The most important thing Urban Boatbuilders build is confidence, says Executive Director Marc Hosmer. For the 16- to 19-year-olds in the apprenticeship program, “being able to take a pile of sticks and turn it into a beautiful boat that they can launch into the water is such an amazing confidence booster,” he says.
Now in its 19th year, Urban Boatbuilders works with schools, community organizations and juvenile corrections facilities to help young people learn craftsmanship, as well as other “21st century skills” like teamwork, perseverance and communication — skills they’ll need to be successful in life regardless of the vocational path they take.
UB offers two types of experiences for teens in the St. Paul area — school partnerships and an apprentice program.
School partnerships bring the materials, tools and instructors to the school. During the course of 70 instruction hours, the students build a boat from start to finish.
The (paid) apprentice program is made up of young people from a variety of backgrounds. Often, these kids have had difficulties while growing up, many coming from Boys Totem Town or maybe a treatment program, but anyone is welcome to apply. The boat launch I attended recently at Lake Como Pavillion in St. Paul (see video of the launch below) also included students who had previously been in a school partnership project and one who receives special education services for autism. They all seemed to work well together, making for a diverse, spirited team.
Urban Boatbuilders sells the boats they build, and all the profits go back into the organization. Their website lists boats for sale and prices. They’ll also gladly custom-build one for you — and if you’d like, you can sign on as a volunteer on your own boat construction.
Their signature boat is a 17-foot, 40-pound, ballistic nylon skin-on-frame canoe. “These boats are incredibly high quality,” says Hosmer. “Our instructors have really high standards for construction. And we sell our boats at a fraction of what they are truly worth.”
Even though Hosmer has only been part of Urban Boatbuilders for a couple of years, he’s quickly learned about the effect the organization has had on 19 years of apprentices. “Just about every month someone stops in here — usually looking for Phil Winger, one of our instructors — and they want to share with us how much of an impact this program had on their lives.”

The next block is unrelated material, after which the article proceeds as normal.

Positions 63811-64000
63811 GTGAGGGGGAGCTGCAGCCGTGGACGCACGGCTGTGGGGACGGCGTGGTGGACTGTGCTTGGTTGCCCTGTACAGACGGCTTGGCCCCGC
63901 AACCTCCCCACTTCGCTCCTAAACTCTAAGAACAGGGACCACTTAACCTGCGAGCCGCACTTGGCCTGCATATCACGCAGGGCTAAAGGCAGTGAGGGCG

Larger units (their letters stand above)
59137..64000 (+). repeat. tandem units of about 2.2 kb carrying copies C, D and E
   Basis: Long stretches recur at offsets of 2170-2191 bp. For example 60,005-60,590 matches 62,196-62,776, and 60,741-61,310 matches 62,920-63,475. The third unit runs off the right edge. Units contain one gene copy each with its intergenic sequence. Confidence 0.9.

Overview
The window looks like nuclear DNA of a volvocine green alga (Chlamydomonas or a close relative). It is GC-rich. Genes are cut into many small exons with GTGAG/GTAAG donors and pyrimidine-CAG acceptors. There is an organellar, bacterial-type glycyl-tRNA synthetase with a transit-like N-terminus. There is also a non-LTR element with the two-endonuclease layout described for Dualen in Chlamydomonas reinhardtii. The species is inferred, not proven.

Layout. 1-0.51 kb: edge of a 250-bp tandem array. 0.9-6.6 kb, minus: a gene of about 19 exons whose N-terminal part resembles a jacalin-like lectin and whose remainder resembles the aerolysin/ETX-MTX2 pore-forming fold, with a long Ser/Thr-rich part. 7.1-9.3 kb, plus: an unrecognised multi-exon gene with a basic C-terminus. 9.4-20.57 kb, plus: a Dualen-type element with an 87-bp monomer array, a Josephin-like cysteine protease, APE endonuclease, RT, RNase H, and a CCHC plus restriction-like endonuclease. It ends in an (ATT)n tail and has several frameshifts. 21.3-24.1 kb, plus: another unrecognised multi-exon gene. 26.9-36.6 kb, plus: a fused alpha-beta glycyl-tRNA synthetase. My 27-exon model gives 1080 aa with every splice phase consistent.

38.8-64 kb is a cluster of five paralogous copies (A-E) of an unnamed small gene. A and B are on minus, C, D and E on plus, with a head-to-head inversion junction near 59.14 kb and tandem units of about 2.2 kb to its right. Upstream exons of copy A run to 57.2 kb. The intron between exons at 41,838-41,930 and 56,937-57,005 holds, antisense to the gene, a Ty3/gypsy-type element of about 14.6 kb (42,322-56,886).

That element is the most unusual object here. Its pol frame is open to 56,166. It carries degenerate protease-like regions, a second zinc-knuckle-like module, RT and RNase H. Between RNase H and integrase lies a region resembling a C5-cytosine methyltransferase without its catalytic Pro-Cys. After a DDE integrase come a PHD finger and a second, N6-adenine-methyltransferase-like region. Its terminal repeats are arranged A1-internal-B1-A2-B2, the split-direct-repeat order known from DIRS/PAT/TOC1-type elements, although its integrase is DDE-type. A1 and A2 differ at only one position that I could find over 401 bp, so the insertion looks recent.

Maila Lee, 20, is one who came back to tell the instructors her success story. She was a 2010 apprentice after dropping out of high school and going through a treatment program. She showed up at the shop one day last summer and wanted to share with everyone that she had been accepted to Augsburg College. They hired her as an intern for this summer. She has provided leadership and inspiration for the current crop of apprentices.
Urban Boatbuilders will be expanding their program in the next year and hire more apprentices, up from the current 12 to 18. This will require a larger space than they have now, so donations are being solicited to help pay for a new work space.
This week, the apprentices have embarked on the capstone event of their tenure — a trip to the Boundary Waters Canoe Area Wilderness in northern Minnesota. They’re paddling canoes they built with their own hands.
“The trip is incredible,” says Hosmer. “A lot of our kids don’t even understand what it means to be out of cell phone range. Going to this remote wilderness pushes them and challenges them to accomplish something really meaningful.”
From the looks of it, they’ve already done that before they even put the canoes in the water.